The Cottage Grove City Council voted unanimously on Monday night to approve reimbursing the developer of the Harrison Village Apartments for an upcoming replacement of a city sanitary sewer mainline.
During the process of constructing the apartments, a Hi-Valley Development Corporation project, contractor Meili Construction discovered that it must replace an 8-inch city sewer mainline running through the Harrison Village Apartments property in order to serve the new development.
The property is on the southern half of the old Harrison Elementary School property, which was partitioned earlier this year.
The sewer line in question was constructed before 1975, states the council memorandum, and is in poor condition.
It currently serves 55 homes, the old Harrison school building and the Warren Daugherty Aquatic Center.
The owner of the Harrison Village Apartments has offered to have Meili Construction replace the current 8-inch sewer mainline with a 12-inch PVC line when connecting the new apartment buildings to the city sewer mainline.
Meili Construction has estimated the cost to replace the sewer line with the 12-inch PVC line at $140,453. It’s assumed the replacement will take place between the existing sewer manholes at the intersection of South 10th Street and Tyler Avenue extending approximately 270 feet west to the western edge of the property. The paving of the intersection where the line will be replaced will then be patched, according to the preliminary estimate.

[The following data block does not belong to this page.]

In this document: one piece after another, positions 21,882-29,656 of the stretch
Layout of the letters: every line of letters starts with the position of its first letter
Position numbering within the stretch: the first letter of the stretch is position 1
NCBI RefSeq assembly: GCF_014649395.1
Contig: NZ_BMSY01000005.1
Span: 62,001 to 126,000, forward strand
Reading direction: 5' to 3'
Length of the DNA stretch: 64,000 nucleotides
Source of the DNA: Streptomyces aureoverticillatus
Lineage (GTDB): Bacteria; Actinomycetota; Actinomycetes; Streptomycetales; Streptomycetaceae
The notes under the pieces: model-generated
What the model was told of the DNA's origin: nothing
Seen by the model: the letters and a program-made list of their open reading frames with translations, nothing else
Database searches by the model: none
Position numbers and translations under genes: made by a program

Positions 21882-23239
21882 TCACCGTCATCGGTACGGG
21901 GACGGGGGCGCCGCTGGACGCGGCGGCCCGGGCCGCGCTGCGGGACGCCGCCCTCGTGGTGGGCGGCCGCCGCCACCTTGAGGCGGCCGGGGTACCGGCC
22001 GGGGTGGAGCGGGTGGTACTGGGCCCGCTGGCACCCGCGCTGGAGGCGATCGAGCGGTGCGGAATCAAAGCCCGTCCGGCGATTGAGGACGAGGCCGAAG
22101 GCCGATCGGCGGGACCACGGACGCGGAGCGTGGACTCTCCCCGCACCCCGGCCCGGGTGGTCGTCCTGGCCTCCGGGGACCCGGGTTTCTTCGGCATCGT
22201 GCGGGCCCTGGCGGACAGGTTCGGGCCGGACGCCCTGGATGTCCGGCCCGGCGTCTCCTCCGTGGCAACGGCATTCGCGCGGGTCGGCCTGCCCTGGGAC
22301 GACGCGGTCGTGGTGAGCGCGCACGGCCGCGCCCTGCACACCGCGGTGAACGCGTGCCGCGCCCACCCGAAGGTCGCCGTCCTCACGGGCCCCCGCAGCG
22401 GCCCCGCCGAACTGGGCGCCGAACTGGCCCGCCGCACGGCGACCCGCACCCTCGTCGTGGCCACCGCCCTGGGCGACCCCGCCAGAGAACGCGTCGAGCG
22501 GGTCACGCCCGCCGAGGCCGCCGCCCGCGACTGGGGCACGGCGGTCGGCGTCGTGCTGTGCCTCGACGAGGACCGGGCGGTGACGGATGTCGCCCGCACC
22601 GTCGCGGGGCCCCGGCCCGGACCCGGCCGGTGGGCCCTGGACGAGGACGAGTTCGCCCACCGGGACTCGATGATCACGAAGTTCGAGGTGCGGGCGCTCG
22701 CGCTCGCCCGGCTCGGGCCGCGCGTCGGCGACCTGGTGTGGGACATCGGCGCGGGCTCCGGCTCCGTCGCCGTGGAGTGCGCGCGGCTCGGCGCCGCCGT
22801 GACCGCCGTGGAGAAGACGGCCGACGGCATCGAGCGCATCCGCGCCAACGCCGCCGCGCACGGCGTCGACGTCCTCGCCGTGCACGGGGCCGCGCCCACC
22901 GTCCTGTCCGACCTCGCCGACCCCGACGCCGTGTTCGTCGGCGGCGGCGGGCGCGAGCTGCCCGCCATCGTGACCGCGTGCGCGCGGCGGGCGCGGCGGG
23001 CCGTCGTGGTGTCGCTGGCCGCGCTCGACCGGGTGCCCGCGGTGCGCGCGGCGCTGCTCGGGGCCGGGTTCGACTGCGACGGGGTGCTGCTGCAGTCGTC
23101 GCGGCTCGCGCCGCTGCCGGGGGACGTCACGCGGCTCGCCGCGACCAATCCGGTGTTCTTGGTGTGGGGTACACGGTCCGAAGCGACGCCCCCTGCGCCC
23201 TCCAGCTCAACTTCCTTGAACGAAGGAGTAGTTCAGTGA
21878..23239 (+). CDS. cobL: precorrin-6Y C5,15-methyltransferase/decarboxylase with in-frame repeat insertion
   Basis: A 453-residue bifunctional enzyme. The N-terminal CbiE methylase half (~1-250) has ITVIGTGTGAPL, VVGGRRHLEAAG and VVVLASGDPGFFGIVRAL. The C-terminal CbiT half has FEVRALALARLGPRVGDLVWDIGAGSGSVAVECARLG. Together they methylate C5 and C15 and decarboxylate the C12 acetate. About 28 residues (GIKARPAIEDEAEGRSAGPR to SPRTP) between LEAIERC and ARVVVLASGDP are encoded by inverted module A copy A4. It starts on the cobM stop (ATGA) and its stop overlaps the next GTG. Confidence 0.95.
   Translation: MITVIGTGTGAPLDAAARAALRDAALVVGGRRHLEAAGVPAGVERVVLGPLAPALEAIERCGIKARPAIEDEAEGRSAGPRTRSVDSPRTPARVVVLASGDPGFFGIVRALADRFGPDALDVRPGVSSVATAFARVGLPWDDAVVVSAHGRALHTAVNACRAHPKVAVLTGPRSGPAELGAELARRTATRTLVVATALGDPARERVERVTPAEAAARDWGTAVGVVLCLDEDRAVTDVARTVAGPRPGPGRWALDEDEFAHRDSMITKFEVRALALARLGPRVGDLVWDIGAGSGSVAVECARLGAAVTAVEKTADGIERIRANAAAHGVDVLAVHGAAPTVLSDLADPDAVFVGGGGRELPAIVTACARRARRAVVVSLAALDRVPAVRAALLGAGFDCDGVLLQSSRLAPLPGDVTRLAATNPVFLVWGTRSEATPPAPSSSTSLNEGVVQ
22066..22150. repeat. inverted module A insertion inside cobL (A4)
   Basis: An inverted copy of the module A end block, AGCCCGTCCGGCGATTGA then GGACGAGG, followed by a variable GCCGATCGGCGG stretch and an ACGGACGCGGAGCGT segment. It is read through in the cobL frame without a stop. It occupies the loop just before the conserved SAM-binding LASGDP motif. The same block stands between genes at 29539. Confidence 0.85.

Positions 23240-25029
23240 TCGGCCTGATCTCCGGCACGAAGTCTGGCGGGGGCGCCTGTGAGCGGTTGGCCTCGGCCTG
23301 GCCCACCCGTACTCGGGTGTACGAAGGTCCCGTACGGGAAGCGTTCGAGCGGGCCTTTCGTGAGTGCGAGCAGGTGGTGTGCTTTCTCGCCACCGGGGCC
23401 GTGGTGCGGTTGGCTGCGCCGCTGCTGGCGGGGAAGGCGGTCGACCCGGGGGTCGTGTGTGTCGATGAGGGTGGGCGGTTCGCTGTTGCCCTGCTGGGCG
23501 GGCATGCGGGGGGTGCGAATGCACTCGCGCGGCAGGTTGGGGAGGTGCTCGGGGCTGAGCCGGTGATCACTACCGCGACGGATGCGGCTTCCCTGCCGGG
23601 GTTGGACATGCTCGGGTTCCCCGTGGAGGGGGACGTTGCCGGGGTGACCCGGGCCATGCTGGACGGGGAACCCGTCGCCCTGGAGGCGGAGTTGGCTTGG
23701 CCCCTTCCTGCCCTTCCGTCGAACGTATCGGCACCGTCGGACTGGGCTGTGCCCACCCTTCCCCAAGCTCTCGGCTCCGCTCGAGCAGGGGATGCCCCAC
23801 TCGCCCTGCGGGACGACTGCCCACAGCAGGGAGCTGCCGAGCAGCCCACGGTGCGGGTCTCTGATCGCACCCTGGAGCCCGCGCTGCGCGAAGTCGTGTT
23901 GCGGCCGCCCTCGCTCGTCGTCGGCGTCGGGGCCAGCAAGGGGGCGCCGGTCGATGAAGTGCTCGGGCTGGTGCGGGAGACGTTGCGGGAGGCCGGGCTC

There is also a 24-inch storm line, confirmed by the city to be abandoned, which will be removed.
“Even considering the payment of prevailing wages, this amount reflects a cost savings on mobilization costs,” states the memorandum.
It’s hoped a prompt replacing the line will keep Hi-Valley Development Corporation’s project on its timeline and ensure completion of the new line before the fall rains arrive.
The expected reimbursement cost of $140,453 is to be paid from the city’s Wastewater Reserve for the voluntary replacement of the current capacity of the 8-inch line and the Wastewater System Development Fund for the voluntary increase in capacity of the 8-inch line to a 12-inch line.
In other council news:
evaluation form and date
The annual performance evaluation of City Manager Richard Meyers is around the corner as the council set a date for evaluation for Oct. 11 at 6 p.m.
The evaluation will be in executive session.
The city council also voted unanimously to use the existing evaluation form.
Criteria on the form allow council members to grade the city manager on features of leadership, communications, personal traits, city council relationships, budgetary responsibilities, staff relations and foresight/vision.
There are 37 points, each of which councilors may grade on a scale of 1 to 5.
Meyers was hired and began working for the city 24 years ago in October 1997.
Purchase of Property
The city council voted unanimously to approve the purchase a 1.5-acre piece of property at 443 N Douglas Ave. for $275,000.
The city council met in executive session prior to the vote to discuss the transaction.
Once remaining requirements and counter proposals are satisfied, the city will proceed with the purchase.
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